Re: Debian audititing tool?
On 00-12-22 Peter Eckersley wrote:
> On Thu, Dec 21, 2000 at 02:33:32PM +0100, Christian Kurz wrote:
> > > My suggested alternative is a system which knows about official Debian
> > > packages, and will register that change as simply "installed/upgraded
> > > package XYZ".
> > Where should it register that? What exactly should it register? Your
> > current description sounds like a system that just notes that package
> > foo has been instaleld and nothing else. This will still make it
> > possible to replace foo with an modified foo that allows someone to take
> > your machine over.
> If you are willing to trust your Debian mirror (or perhaps you could
> even circumvent the mirror and go to .debian.org for signed checksums),
Where do you have a signed checksum on .debian.org?
> the audit tool will tell you "replaced foo with upgraded (official) foo
> version#", or "ALERT: foo does not match official checksums".
And how does it detect if the upgrade packageof official? Also the
second detection will be based on the assumption that the file
containing the checksum has not been replaced also.
> > > Hence my comment. "Less-clueful" intruders won't modify
> > > /var/lib/dpkg/info/package.md5sums ; debsums will catch these people,
> > > but will not help if the cracker is smart.
> > No, as it would say that if this md5sums will be wide spread, someone
> > will write a tool to modify binaries without modifying the md5sum and
> > then you have the problem again or even create a tool that replaces the
> > md5sum in the file /var/lib/dpkg/info/package.md5sum with a new one, so
> > that debsum won't notice the difference.
> I think we're agreeing with each other. I said "debsums is inadequate",
> you appear to be trying to explain this to me.
No, I tried to explain why it also won't work for the "less-careful"
intruders, as they will use tools to hide their changes.
> > > Of course, at some point, you have to make a leap of faith. ATM, most
> > > Debian users trust their DNS server and their Debian mirror. IIRC,
> > > Connectiva's modifications to apt-get will fix the "trust your DNS"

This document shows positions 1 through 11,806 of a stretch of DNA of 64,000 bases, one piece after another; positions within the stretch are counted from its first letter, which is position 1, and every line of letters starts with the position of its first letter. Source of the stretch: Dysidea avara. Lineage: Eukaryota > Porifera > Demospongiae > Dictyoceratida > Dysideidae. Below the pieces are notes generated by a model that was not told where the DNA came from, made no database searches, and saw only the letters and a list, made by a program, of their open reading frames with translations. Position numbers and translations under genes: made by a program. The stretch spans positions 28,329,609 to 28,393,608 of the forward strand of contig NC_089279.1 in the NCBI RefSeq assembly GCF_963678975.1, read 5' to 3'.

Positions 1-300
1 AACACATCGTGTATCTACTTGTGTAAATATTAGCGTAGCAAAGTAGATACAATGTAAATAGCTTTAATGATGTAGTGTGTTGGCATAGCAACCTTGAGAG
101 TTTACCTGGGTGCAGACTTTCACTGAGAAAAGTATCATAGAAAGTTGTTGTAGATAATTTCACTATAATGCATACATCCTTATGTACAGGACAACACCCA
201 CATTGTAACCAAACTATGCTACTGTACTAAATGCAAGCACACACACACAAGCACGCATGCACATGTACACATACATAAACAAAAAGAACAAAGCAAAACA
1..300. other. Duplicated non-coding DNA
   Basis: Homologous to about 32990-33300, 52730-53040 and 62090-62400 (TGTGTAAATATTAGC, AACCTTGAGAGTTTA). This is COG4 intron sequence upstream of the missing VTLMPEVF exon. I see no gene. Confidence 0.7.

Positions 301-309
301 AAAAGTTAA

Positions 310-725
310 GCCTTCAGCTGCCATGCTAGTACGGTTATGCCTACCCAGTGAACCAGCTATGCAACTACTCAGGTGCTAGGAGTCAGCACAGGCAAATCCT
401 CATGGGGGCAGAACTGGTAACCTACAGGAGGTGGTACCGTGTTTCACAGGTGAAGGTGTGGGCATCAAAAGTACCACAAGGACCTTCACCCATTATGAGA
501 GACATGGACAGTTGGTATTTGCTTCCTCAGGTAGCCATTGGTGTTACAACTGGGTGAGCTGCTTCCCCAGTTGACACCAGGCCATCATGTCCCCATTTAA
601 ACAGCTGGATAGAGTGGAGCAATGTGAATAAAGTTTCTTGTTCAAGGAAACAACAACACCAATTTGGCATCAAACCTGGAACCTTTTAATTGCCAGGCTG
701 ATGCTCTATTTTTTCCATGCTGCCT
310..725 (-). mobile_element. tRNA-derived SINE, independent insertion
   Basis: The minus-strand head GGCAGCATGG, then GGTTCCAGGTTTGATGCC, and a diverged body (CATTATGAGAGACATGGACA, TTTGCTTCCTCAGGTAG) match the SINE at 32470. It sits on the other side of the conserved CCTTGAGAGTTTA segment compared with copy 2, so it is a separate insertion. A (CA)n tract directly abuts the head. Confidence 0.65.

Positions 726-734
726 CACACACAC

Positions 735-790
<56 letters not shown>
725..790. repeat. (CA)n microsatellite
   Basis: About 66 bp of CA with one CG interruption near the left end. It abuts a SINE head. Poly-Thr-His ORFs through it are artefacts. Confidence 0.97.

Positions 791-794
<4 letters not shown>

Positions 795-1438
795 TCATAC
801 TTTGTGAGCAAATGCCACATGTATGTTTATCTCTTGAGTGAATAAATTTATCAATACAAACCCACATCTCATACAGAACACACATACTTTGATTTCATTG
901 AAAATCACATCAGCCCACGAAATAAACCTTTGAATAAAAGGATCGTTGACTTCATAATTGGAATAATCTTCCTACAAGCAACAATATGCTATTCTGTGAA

> > > problem.
> > Well, but you still have to trust your mirror and their admins? So how
> > do you want to make sure that you can trust this mirror? Which
> > modifications of apt are you talking about? What exactly did they
> > modify? Did they change apt to not accept hostnames but only ip-address?
> Search for "mirror authentication". I'm not sure how they did it, but
Well, no documentation about this available on the URL.
> if I were trying to do mirror authentication, I'd ship apt with an
> official .debian.org public key, and then ask .debian.org whether a
> the public key presented by a mirror was kosher. There are other ways
> of doing it...
puiblic key? GnuPG or PGP? Or do you mean ssh or what kind of public key
do you think of? Also this would impose that everyone downloads package
from only one .debian.org server and this would generate a lot of
traffic and resources on this machine. Or otherwise you have to convince
every admin of .debian.org to generate a public key and install them all
when you install apt.
> > What do you define as "vanilla"? Also remeber that rootkits can change
> > and become more sophisticated in the future. And so you will also be in
> > a time lag behind the people having the rootkits as you first have to
> > get a copy of it to create a detection for it.
> > > As new rootkits are observed "in the wild" (and a tool like this might
> > > help find them :), they can be added to the list of trojan signatures.
> > > This is closely analogous to the operation of virus scanners in M$ land.
> > So you really think that someone who will write such a tool will be able
> > to get acccess to all rootkits? I hope this is not meant serious.
> I'm not claiming to have a solution for automatic rootkit detection. As
> I said in the original email, kernel (and module) scanning is just an
> extra feature which is not perfect, but which might help somebody one
> day. Of course, there will always be new or mutating rootkits (like
> there are new or mutating virii on Windows), but if any rootkit is in
> widespread use, it will be detectable.
And what about rootkits that are often used and not widespread but that
you don't detect really? I think that also such a rootkit is already
> * automatic recognition of changes to the snapshot which correspond to
> the installation of packages from /etc/apt/sources.list, possibly
> augmented by mirror authentication
You still failed to describe how you want to do automatic recognition of
Ein "Nein" ausgesprochen mit der tiefsten Überzeugung ist besser
und größer als ein "Ja" um zu gefallen oder noch schlimmer, um
Schwierigkeiten zu umgehen.
-- Mahatma Gandhi